Accessibility and inclusion in digital health
Accessibility and inclusion in digital health

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2 Accessing mental health in Wales

In 2014, the Department of Health made improvement in mental health a key priority. Its first objective was to ensure that mental health had equal priority with that of physical health and its second was to reduce the gap between people with mental health problems and the rest of the population (Department of Health, 2014). Their vision was that everyone who needs it should have access to an intervention, through the ‘Improving Access to Psychological Therapies’ (IAPT) programmes including children and young people. While the Department of Health aimed to reduce waiting times in accessing services, more people were being offered the service and as a result, waiting lists significantly increased. This is a particular issue in Wales, where a significant amount of the population reside in rural areas and at considerable distance from psychological therapeutic services.

In Cardiff, research is currently ongoing to evaluate the potential of digital technology to both reduce waiting times in accessing services and provide people experiencing mental health problems access to much-needed support.

Activity 2 My 24 hour app

Watch the video below, which features Sarah Cosgrove talking about her use of digital technology to help her to obtain support due to Post Traumatic Stress Disorder (PTSD).

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Video 1 Digital support for PTSD
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Next, answer the following questions and complete the grid below.

In what ways has the use of digital technology increased Sarah’s confidence, skill and knowledge in managing her symptoms? In what other ways has the use of digital technology led to improvements in care delivery?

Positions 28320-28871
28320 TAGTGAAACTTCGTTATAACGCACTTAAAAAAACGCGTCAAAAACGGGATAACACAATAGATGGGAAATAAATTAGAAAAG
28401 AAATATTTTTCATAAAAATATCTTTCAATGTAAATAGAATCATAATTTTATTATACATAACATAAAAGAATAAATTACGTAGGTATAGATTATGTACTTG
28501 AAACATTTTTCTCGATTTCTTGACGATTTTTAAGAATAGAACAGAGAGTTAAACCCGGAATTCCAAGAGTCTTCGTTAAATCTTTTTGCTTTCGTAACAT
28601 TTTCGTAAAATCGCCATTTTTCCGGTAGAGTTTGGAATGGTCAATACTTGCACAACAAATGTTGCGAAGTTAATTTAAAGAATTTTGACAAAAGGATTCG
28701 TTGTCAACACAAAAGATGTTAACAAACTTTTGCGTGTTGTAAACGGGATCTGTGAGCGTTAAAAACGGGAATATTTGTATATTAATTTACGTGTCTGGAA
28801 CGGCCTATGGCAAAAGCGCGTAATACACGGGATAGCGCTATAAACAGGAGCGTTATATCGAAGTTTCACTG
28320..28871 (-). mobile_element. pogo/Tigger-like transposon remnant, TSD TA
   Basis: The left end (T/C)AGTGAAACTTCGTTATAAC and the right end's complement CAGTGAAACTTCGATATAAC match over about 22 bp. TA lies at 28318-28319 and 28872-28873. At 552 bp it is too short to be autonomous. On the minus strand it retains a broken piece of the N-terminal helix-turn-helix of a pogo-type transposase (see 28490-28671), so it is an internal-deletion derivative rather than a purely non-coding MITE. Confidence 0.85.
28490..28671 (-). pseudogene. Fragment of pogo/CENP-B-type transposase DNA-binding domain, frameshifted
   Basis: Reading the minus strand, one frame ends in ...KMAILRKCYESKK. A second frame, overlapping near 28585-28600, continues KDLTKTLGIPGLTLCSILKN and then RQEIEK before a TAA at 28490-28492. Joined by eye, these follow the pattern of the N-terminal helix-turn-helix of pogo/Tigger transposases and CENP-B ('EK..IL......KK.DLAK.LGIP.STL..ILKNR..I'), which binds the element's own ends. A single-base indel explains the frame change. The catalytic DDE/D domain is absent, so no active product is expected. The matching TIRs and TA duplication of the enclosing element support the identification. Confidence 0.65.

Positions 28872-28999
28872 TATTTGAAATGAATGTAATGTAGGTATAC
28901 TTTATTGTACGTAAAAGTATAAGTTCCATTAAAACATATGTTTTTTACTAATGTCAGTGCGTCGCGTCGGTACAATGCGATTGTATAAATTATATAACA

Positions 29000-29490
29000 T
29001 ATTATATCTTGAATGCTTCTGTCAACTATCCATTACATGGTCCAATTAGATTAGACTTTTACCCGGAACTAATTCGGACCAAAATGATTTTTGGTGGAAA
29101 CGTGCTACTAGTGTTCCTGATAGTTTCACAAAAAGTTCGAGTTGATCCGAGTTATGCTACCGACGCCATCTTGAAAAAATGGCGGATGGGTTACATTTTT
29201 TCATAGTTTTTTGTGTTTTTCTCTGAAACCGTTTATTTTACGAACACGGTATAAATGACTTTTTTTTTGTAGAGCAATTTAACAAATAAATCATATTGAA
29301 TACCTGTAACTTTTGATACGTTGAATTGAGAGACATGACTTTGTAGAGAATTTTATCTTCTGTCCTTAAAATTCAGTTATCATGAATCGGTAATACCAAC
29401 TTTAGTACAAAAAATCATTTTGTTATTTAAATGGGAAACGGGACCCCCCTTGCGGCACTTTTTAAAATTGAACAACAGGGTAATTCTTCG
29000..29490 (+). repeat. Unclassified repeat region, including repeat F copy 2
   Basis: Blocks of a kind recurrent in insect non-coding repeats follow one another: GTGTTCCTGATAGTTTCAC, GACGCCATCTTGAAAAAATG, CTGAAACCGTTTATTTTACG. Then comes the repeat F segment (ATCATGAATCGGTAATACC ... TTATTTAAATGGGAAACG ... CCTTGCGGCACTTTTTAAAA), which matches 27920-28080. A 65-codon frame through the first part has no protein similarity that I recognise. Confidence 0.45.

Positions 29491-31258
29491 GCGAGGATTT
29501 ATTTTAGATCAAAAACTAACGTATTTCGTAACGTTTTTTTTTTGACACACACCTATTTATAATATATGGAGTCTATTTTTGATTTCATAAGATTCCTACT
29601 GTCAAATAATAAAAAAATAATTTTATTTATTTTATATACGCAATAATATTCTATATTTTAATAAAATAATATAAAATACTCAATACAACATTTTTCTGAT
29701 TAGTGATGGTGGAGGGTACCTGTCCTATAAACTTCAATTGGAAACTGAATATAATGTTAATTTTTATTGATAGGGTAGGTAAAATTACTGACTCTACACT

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Other ways
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Since using the app, Sarah has grown more confident in applying what she has learned in her everyday life; in particular, about managing her symptoms and realising they are a part of her condition. She also knows that she has a therapist available, and this knowledge gives her confidence that she has backup, should she need it, to manage her condition. Her confidence has increased significantly because now she feels able to socialise and has even got a dog which was a long-term goal for her to aspire towards. 


The app has taught Sarah a number of strategies in which she can manage her condition such as being able to feel calm. She has also learned to be reflective by writing about what led to her PTSD and going over it again and again until she feels that she is less impacted by the events that led to it.


The app has assisted Sarah in finding out about her condition and the symptoms associated with it, and this has enabled her to normalise what is going on for a condition that sounds overwhelming at times and prevented Sarah from socialising.

Other ways:

The app has afforded Sarah a great deal of flexibility. She can use the app at any time, day or night, and is reassured that she has access to an intervention that makes her feel safe. Without the app Sarah may not have had timely access to psychological services when she needed it, which could have worsened her condition considerably. The app also gives Sarah more time, as the appointments she has with her therapist in person are not as long as they would normally be, but they still allow Sarah sufficient time to build a good relationship with her therapist which is an important part of therapy. 

The researcher in the video also demonstrated the power of the app for people living in rural areas who would not be able to access psychological therapies.

Digital technology has the power to improve mental health and transform people’s quality of life.

You’ll continue with this theme in the next section, as you explore ways in which digital innovation is being used to enhance the wellbeing of babies in Scotland.

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